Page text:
Enrique Gerszten, M.D. Faculty Teaching Excellence Award

When Virginia “Ginny” Pallante, MS, Instructor, Human and Molecular Genetics, began teaching medical and graduate students, it was not anticipated that in a few years there would be a Federally-funded Human Genome Project and consumers would be buying genetic testing kits on-line. Human genetics has rapidly become foundational knowledge and practice for nearly every clinical specialty. During this transformative time, Ms. Pallante has constantly updated her teaching content to be sure students have access to the most up-to-date information, while adopting new and more effective teaching approaches to support learning.

Ms. Pallante came to VCU in 1989 to earn an MS in Genetic Counseling, and joined the faculty in 2002 as Instructor, Human Genetics Course Director for the M.D. Program, and Senior Genetic Counselor. She is known for her passion for teaching, approachable manner, and outstanding communication skills. Ms. Pallante has taught over 5000 medical students, in addition to teaching genetic counseling students, dental students, graduate students, and learners in the community, including high school teachers, students, and health care providers.

A former medical student attests, “Ms. Pallante’s lectures were truly a work of art and an indication of great mastery of both the subject matter and the best methods of imparting information to students…I was very impressed by how thorough Ms. Pallante was about relating the emotional impact of genetic diseases and the necessity of genetic counseling, both through her lectures and at the patient panels.”

Ms. Pallante has received the human genetics curriculum “Best Teacher Award” from medical students a total of 17 times. She has won the award every year it was given, except for the year she served on the awards committee and recused herself!

Former student and colleague Virginia Anne Adams, MS, CGC, explains. “She has an uncanny ability to explain the complicated subject matter of genetics in a way that is easy for people of all education levels to understand. Whether teaching a group of 5 genetic counseling students or an auditorium of 200 medical students, Ginny is warm, congenial, and extremely effective as an educator.”

Ms. Pallante was a leader in embracing, and in encouraging others to embrace, the recent new M.D. curriculum and small group teaching approaches. She developed small group problem solving sessions, and a POGIL™ (Process- Oriented Guided Inquiry Learning) activity on facial dysmorphology for the M1 students. She shared her expertise with faculty colleagues by presenting on her experiences with POGIL™ and helping them to learn to use this technique. She worked with SOM Office of Faculty Development staff to create a self-assessment module on modes of inheritance, a “flipped classroom” video for pedigree analysis, and an instructional video on using OMIM® (the Online Mendelian Inheritance in Man) and GeneReviews®. Ms. Pallante has organized the use of patient panels on Down syndrome (with her colleague Dr. Colleen Jackson-Cook) and Inborn Errors of Metabolism, to help students better understand and communicate with patients and families.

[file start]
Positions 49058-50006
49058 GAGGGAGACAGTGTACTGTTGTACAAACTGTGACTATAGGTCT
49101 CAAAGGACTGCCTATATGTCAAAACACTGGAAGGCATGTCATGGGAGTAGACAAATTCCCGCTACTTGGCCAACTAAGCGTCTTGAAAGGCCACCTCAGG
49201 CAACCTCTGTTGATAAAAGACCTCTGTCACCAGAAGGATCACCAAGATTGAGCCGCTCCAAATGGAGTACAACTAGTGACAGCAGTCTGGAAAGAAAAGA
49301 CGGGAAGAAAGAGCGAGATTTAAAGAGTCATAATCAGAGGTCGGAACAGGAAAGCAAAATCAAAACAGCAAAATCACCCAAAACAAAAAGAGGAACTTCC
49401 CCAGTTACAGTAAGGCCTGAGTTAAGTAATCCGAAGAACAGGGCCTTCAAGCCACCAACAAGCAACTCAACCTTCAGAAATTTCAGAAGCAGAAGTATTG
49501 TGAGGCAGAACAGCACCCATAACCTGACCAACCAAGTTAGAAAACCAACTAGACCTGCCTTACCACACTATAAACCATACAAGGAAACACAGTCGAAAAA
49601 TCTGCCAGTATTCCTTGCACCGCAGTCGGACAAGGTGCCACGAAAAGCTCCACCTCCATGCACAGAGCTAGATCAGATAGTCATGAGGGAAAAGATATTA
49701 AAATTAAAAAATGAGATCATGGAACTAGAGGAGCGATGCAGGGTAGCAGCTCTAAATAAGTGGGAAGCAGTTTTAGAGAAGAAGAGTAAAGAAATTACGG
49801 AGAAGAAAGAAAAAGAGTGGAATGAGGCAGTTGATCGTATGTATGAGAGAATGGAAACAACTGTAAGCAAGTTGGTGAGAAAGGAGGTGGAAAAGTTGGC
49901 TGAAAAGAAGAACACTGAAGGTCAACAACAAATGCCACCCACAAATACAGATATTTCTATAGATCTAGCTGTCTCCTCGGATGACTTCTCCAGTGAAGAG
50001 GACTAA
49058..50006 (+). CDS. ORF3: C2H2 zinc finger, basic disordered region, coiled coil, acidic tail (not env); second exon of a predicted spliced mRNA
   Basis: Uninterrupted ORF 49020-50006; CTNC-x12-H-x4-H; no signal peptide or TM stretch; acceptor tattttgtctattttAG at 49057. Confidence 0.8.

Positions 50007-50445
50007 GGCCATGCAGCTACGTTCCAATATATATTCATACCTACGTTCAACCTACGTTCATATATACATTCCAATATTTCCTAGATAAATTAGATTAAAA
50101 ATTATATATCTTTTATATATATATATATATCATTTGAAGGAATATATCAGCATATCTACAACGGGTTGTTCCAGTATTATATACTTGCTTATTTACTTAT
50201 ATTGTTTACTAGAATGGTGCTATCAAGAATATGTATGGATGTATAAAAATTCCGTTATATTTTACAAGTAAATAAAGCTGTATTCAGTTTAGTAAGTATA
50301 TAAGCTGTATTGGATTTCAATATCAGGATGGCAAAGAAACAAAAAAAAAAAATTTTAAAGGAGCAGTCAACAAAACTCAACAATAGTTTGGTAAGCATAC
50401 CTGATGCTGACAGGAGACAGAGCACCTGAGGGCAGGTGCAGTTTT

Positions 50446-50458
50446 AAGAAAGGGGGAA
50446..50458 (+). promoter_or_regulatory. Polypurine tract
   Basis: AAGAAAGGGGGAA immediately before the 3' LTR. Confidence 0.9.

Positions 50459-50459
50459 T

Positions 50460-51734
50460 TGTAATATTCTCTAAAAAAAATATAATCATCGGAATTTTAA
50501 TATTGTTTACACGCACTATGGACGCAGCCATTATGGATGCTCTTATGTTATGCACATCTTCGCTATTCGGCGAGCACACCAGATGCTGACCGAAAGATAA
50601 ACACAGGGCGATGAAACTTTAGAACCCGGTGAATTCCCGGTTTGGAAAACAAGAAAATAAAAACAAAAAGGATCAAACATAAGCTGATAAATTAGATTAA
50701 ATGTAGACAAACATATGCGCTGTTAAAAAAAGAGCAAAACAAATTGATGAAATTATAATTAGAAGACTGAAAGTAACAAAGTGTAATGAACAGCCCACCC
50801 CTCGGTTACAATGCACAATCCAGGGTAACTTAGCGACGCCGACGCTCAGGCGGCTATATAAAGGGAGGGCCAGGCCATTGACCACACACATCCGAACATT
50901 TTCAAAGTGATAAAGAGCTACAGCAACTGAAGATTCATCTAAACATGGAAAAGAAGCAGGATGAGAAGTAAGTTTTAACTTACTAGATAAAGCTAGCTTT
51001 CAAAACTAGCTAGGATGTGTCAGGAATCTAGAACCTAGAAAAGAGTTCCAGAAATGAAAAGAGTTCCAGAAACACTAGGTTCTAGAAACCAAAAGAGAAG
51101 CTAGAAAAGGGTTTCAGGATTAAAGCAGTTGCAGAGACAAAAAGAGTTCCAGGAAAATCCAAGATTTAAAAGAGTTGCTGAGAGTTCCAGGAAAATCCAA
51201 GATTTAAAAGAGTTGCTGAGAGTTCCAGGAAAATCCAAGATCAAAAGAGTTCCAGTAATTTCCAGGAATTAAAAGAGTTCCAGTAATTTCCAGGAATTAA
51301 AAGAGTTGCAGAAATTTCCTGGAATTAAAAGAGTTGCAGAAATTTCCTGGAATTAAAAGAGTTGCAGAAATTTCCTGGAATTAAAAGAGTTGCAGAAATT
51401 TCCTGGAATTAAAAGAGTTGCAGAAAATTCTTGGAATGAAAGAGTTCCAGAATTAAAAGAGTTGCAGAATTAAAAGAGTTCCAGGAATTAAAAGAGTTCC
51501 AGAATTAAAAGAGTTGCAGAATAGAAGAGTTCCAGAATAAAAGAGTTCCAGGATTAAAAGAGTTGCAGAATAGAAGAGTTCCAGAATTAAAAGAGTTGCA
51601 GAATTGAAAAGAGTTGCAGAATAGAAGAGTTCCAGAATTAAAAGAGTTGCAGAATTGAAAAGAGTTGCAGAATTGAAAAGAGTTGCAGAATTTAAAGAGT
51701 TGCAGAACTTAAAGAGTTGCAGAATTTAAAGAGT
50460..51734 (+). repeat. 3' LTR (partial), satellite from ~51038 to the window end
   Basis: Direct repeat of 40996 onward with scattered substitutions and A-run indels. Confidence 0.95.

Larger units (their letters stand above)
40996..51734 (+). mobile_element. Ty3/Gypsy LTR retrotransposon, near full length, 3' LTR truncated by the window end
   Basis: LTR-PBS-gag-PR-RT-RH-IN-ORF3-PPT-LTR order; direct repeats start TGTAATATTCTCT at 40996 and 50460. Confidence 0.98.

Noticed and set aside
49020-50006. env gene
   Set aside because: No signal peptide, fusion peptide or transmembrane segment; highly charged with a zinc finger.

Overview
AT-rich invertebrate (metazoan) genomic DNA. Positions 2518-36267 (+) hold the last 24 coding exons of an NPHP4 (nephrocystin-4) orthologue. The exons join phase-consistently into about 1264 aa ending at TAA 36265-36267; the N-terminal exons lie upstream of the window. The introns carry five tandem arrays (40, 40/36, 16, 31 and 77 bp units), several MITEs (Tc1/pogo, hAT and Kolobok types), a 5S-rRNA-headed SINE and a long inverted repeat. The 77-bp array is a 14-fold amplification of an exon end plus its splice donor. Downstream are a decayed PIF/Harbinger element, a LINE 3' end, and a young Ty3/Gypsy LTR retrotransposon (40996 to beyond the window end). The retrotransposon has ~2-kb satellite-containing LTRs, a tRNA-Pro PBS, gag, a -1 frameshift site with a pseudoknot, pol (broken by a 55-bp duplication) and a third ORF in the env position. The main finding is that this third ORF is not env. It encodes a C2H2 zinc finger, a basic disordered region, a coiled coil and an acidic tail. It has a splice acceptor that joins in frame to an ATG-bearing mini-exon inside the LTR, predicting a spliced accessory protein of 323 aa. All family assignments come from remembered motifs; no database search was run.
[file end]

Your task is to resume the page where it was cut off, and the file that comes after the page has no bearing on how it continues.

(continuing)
In fact, a significant group of Ms. Pallante’s learners are families participating in genetic counseling, and she expertly reviews cases with students observing these sessions to support learning of important communication skills. “In many sessions, psychosocial factors play an important role in how information is disseminated to patients. Ginny is keenly aware of this and makes adjustments (quickly!) based on body language, silence, and other non-verbal cues.” recalls former student and colleague Maria E. Gyure, MS, LCGC Program Director, Genetic Counseling Program, UConn.

A former medical student summarizes Virginia Pallante’s impact: “Ms. Pallante is the most caring and passionate instructor I have ever had.” We are all fortunate to benefit from this role model for teaching excellence.